It’s the 100th anniversary of the Industrial Workers of the World — the IWW, one of the most influential yet ultimately unsuccessful organizations in U.S. history, founded in Chicago in 1905 by a band of fiercely dedicated idealists.
The Wobblies, as they were called, battled against overwhelming odds, their only real weapon an utter refusal to compromise in a single-minded march toward a Utopia that pitted them against the combined forces of government and business.
Their weapon, their goals, the power of their opponents, the imperfect world about them made it inevitable that they would lose. But this is not to say the Wobblies failed because they didn¹t reach their goal of creating One Big Union to wage a general strike that would put all means of production in the hands of workers and transform the country into a Cooperative Commonwealth of Workers. To say the Wobbles failed would be to misinterpret the history of the Wobbly battle which left the world, as few battles leave it, a little less imperfect.
You needn¹t believe in the simple Marxism and direct action techniques of the Wobblies to appreciate their great contribution to democracy, to union theory and practice, to folk music and literature, to the American idiom.
The IWW was founded by a group of socialists and dissident union organizers as an alternative to the American Federation of Labor, which they saw as an elitist and racist handmaiden of the capitalist class that controlled the economy. They denounced the AFL for ignoring the racially and ethnically mixed mass of unskilled workers in favor of the far fewer skilled and semi-skilled white craftsmen who were organized into separate unions according to their crafts. The Wobblies would bring all workers, all of them members of the working class, into the One Big Union regardless of their race, nationality, craft or work skills.
Wobbly organizers criss-crossed the country on freight trains to spread their message. They mounted streetcorner soapboxes in many cities, often battling police and vigilantes who tried to silence them. They organized lumberjacks, mine workers, farmworkers, factory and mill hands. They led strikes.
The speeches, the written statements and the songs of the Wobblies were powerful, simple, direct and moving. So were the cartoons, posters and other material that filled the IWW¹s tremendous outpouring of publications, among them a dozen foreign-language newspapers that were distributed among the many unskilled immigrants from European nations where unions had similar goals.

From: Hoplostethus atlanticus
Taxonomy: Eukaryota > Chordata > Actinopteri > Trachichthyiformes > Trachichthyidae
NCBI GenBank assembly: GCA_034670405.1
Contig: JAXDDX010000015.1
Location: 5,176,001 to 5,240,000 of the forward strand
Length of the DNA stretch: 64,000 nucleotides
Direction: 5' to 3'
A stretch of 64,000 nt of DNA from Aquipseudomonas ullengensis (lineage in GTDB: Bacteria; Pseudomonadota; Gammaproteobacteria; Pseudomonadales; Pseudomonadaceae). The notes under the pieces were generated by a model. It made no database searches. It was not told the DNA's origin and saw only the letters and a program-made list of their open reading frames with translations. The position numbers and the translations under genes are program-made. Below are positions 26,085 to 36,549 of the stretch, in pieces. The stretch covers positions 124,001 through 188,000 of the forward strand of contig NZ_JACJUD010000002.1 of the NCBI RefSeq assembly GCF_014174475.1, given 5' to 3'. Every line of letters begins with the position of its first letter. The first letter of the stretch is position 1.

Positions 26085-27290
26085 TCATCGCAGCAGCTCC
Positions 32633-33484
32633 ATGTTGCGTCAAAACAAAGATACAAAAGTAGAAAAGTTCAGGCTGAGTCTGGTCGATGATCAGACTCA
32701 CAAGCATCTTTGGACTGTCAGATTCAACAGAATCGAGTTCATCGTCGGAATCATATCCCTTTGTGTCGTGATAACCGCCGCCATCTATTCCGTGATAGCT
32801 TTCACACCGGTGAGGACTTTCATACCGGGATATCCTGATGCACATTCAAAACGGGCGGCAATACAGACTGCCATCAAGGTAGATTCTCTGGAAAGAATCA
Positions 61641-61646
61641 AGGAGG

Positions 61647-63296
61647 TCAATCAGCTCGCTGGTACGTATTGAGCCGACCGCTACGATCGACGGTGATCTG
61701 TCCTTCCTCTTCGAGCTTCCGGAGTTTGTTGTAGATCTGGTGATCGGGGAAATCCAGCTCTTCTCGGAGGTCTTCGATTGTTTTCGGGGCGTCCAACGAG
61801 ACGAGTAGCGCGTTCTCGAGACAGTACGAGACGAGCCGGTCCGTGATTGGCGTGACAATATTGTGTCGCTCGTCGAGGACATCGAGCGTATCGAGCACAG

Much of what was said and sung and written is still with us, a century later. Probably most important are the brilliant insights of the IWW¹s chief leaders, Bill Haywood and Elizabeth Gurley Flynn, and the songs of famed IWW martyr Joe Hill, those simple satirical rhymes set to familiar melodies that focused workers on a common body of ideals.
You¹ve probably heard at least one of Hill¹s songs. Remember? “You will eat, bye and bye/ In that glorious land above the sky/ Work and pray, live on hay/You¹ll get pie in the sky when you die.”
The IWW legacy goes far beyond words and song. There¹s still much of value that we can draw from its history, sadly including what the IWW¹s ultimate fate tells us about how excessively undemocratic our government can be if left unchecked.
The Wobblies’ refusal to support U.S. entry into World War I and their refusal to abandon strikes and other organizational activities during the war were used as an excuse by officials at all levels of government to side with employers. They called out troops and police to attack non-violent IWW strikers and raid IWW offices. They encouraged vigilantism and lynchings and generally raised public hysteria against ³IWW terror² that allegedly hampered the war effort.
After the war ended in 1918, officials seized on the IWW¹s open support for the Bolshevik revolutionaries in Russia as an excuse to crush Wobbly strikes and organizing efforts by mass arrests and imprisonment of strikers and IWW leaders for engaging in Bolshevik conspiracies.
The IWW was all but destroyed. Membership shrank steeply and steadily, to the point that today the organization has only a relative handful of members, most of them employed at coffee shops, book stores and other small businesses, their message spread primarily via websites.
Make no mistake, though. Employers did make some concessions in response to the IWW, and the very example of the Wobblies, their spirit of protest, their tactics, their history, and their courage continue to inspire labor and political activists worldwide.
As author Joyce Kornbluh notes in her magnificent IWW anthology, Rebel Voices, the Wobblies made “an indelible mark on the American labor movement and American society” laying the groundwork for later mass unionization, inspiring the formation of groups to protect the civil liberties of dissidents, prompting prison and farm labor reforms and leaving behind a genuine heritage industrial democracy.
Copyright © 2005 Dick Meister, a San Francisco writer who has covered labor issues for four decades as a reporter, editor and commentator.